Oct. 4, 2018–Kathleen Tarr–We Are All Poets Here

Kathleen Witkowska Tarr’s book We Are All Poets Here (VP&D House, 2018) is narrative nonfiction, part-memoir, part-biography, which involves Thomas Merton and his 1968 surprise sojourn to Alaska.

Alaska was one of the last places the Trappist monk and spiritual thinker saw before he met his tragic, accidental death in 1968.

Kathleen is a long-time Alaskan and nonfiction writer who has lived in many parts of the state. Her work has appeared in a wide range of literary and commercial publications, including contributions to the anthologies, We Are Already One, 1915-2015, Thomas Merton’s Message of Hope (Fons Vitae Press, 2015), and Merton & the World’s Indigenous Wisdom (2018).

Kathleen currently sits on the board of the Alaska Humanities Forum. For two years she served as a Mullin Scholar at USC’s Institute for Advanced Catholic Studies, and is a fellow at the Virginia Center for the Creative Arts.

Kathleen was named a William Shannon Fellow by the International Thomas Merton Society and is the founder of the Alaska Chapter of the International Thomas Merton Society. Kathleen earned an MFA in Creative Nonfiction at the University of Pittsburgh in 2005.

She lives and writes in Anchorage under the shadow of the Chugach Mountains.

Photo of Kathleen Tarr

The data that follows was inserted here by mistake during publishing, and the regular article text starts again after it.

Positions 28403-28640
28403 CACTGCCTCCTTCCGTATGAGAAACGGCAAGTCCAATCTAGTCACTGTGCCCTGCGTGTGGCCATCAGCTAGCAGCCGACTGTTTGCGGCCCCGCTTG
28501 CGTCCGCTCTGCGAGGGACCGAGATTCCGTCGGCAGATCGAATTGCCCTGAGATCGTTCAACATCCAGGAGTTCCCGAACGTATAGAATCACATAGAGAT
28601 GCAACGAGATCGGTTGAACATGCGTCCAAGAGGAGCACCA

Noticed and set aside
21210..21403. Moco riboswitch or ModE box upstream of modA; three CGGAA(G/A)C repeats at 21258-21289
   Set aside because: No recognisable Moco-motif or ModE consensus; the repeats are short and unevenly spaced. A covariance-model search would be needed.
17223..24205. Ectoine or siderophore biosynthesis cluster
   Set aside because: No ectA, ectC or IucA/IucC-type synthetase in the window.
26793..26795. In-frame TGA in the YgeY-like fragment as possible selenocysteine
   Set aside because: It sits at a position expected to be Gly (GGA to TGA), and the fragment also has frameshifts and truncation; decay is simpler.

Kathleen Tarr


Sept. 13, 2018–Keenan Powell–Writing What Matters: how a real life murder mystery inspired me to spend hundreds of hours writing a manuscript with no reason to believe it would ever be published

After illustrating Dungeons and Dragons, I ditched art for law school, and moved to Anchorage the day after graduation. As a young pup, I associated with M. Ashley Dickerson, Phillip Weidner, and Edgar P. Boyko, and then went out my own, providing criminal defense representation including the infamous walrus round-up case and the murder trial of Tracy McCracken, a paraplegic charged with murdering his personal care attendant.

In 2009, there was a string of homeless deaths, which the Alaska Medical Examiner had ruled were the result of “natural causes.” While attending a legal seminar, I learned of a little-known law that permits the medical examiner to declare death by natural causes without performing an autopsy. These deaths and that loophole inspired me to write Deadly Solution.

Based upon that manuscript, I won the William F. Deeck-Malice Domestic grant in 2015, which led to my introduction into the crime-fiction community and ultimately a three-book deal. Deadly Solution was published in January of 2018. Hemlock Needle, inspired by Native corporation contracts, is scheduled for release in 2019. Hell and High Water, a “country estate” mystery, set in a Seward ecolodge socked in during a pineapple express, will be published in 2020.

Keenan Powell

Keenan Powell